Missing Skills

I wonder if the panel working on our Portrait of a Graduate (see the previous post) has read this.

At the end of 2012, Forbes presented a list of The 10 Skills That Will Get You Hired In 2013. Since Forbes magazine says they are “The Capitalist’s Tool”, and education exists to support the American economy, we need to pay attention to their advice, right?

Anyway, cynical ramblings aside, I know we are past 2013 but things didn’t change that much in the past twelve months, so here are the skills a major business publication says our graduates should have to make them employable.

No. 1 Critical Thinking (found in 9 out of the 10 most in-demand jobs)

No. 2 Complex Problem Solving (found in 9 out of the 10 most in-demand jobs)

No. 3 Judgment and Decision-Making (found in 9 out of the 10 most in-demand jobs)

No. 4 Active Listening (found in 9 out of the 10 most in-demand jobs)

No. 5 Computers and Electronics (found in 8 out of the 10 most in-demand jobs) – according to Forbes this includes knowledge of circuit boards, processors, electronic equipment and computer hardware including applications and programs.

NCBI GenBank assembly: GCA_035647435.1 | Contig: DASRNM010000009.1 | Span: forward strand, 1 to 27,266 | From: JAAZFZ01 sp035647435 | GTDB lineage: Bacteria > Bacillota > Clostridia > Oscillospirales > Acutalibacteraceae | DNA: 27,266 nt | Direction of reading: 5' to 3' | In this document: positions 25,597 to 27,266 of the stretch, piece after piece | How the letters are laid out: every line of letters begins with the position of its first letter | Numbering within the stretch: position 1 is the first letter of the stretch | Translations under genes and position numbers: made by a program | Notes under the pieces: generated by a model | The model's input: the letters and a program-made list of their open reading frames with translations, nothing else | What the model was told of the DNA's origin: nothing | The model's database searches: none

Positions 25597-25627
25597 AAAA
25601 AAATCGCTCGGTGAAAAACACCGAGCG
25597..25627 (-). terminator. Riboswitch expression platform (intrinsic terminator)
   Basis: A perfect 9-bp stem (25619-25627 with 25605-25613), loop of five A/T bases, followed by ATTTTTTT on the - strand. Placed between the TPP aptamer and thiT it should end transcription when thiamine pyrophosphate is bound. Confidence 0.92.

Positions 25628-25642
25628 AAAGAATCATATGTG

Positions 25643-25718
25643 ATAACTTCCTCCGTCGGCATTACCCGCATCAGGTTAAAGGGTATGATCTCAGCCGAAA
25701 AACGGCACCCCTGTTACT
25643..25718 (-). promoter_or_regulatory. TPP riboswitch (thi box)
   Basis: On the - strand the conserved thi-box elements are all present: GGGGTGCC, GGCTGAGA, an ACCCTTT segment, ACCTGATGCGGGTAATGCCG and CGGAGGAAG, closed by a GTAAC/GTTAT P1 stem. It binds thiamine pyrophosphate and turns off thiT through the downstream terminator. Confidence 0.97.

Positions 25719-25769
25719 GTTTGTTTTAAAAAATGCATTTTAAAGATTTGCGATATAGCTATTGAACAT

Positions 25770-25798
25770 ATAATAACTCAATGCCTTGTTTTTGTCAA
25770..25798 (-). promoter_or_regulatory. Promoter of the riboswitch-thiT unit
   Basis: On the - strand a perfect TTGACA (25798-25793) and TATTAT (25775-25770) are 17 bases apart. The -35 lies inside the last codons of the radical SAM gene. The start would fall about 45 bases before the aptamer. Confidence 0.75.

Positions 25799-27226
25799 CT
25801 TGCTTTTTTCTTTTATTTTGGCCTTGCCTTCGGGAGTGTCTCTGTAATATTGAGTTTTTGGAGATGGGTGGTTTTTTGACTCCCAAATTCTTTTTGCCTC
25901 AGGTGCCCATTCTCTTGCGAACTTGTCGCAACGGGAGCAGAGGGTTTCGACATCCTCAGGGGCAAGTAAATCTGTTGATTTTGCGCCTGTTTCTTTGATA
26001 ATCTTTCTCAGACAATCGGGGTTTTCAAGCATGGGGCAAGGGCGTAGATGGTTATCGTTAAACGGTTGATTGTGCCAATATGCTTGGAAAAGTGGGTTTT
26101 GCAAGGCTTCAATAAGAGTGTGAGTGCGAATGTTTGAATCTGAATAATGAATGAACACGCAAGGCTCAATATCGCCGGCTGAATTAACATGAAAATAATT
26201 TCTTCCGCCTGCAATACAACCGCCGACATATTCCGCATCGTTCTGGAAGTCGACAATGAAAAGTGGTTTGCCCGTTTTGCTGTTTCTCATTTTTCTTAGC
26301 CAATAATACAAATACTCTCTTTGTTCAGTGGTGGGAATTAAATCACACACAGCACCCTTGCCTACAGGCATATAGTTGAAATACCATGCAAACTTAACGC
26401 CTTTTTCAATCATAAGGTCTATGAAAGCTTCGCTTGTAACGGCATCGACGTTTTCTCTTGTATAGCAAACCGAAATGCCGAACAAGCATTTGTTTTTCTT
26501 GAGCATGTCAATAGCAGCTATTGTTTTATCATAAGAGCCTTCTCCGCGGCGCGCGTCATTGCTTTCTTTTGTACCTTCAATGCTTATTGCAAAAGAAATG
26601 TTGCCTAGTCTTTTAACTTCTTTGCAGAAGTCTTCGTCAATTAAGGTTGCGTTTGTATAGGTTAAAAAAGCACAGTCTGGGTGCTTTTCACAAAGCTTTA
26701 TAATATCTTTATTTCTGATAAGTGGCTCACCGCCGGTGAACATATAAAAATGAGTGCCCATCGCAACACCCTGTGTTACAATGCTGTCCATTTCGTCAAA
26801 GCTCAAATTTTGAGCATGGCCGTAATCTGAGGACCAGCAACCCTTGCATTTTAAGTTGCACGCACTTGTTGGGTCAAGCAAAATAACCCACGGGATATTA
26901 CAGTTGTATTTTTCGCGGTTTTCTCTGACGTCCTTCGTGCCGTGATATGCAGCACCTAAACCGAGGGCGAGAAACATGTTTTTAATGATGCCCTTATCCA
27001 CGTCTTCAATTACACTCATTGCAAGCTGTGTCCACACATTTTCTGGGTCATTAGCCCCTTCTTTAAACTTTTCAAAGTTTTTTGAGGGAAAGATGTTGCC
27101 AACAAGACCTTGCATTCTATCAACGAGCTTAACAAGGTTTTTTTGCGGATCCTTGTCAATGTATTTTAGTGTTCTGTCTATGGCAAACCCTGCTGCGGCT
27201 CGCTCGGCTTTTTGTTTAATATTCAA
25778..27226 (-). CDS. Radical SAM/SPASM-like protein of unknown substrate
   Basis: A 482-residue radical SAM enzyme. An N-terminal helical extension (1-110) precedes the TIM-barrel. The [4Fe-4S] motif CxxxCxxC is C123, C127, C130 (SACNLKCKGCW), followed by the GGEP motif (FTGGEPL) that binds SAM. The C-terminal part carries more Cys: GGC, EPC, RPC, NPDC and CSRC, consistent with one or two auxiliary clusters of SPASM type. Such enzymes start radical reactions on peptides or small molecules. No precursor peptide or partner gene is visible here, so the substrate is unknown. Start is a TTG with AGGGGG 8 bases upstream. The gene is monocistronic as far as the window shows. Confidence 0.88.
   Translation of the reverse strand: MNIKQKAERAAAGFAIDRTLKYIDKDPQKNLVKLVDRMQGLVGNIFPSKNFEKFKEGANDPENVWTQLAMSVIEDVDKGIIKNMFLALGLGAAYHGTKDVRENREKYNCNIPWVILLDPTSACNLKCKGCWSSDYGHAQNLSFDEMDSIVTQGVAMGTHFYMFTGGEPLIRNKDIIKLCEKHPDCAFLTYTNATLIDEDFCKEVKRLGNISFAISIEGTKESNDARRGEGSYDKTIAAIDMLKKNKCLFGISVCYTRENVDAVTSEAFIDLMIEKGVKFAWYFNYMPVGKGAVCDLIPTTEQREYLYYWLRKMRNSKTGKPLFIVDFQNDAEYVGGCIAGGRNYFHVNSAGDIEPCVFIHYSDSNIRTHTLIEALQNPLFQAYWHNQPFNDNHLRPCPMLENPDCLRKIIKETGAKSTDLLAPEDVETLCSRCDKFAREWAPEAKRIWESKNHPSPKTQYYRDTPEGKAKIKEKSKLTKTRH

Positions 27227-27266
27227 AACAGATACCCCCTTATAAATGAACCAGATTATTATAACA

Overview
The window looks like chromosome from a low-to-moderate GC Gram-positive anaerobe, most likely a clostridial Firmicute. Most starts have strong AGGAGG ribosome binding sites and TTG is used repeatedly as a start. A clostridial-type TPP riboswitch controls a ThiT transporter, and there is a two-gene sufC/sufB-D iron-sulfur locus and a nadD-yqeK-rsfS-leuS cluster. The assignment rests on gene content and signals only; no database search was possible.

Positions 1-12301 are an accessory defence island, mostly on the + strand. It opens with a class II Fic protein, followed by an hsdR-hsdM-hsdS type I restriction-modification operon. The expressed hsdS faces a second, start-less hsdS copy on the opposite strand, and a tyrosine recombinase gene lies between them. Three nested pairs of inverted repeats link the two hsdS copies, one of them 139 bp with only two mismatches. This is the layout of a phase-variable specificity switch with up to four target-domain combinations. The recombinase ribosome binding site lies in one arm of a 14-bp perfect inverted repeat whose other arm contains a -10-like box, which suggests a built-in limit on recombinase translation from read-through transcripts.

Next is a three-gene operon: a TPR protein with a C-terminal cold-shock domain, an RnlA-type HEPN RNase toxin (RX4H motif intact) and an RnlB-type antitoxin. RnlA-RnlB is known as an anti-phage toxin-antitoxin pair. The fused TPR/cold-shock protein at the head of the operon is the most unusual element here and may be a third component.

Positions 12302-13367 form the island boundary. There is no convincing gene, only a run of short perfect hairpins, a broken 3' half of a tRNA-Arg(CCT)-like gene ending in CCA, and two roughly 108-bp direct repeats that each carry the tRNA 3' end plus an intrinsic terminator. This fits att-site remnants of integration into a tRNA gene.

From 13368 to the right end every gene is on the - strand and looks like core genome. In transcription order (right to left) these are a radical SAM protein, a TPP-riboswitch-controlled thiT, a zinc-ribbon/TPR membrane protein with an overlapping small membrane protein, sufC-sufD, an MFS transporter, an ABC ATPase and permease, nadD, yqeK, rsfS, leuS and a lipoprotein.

No. 6 Mathematics (found in 6 out of the 10 most in-demand jobs)

No. 7 Operations and Systems Analysis (found in 5 out of the 10 most in-demand jobs)

No. 8 Monitoring (found in 5 out of the 10 most in-demand jobs) – the monitoring and assessing performance of yourself, other individuals or organizations to make improvement or take corrective action.

No. 9 Programming (found in 3 out of the 10 most in-demand jobs)

No. 10 Sales and Marketing (found in 2 out of the 10 most in-demand jobs)

Education reformers and school administrators like to talk about many of these skills, often under the umbrella of “21st century something”. However, the fact of the matter is that most students will never be asked to develop or use these abilities during their time in a K12 classroom.

Remember, what gets tested, gets taught, and of these ten, only a whiff of number 6 will appear on most standardized tests.

Learning 16th Century Skills

Although the language of education changes over time, some educliches just seem to endure far past the point of holding any real meaning. And one my favorites* seem to be making a big comeback around here: 21st century skills.

Recently our department here in the overly-large school district was given the areas on which we are to focus in the coming year (and maybe beyond, depending on how long the current big boss is in his position), and listed in several places is that phrase. Associated with it is our task: “Identifying strategies for teacher to use to integrate communications, collaboration, critical thinking, and creativity skills into the curriculum”.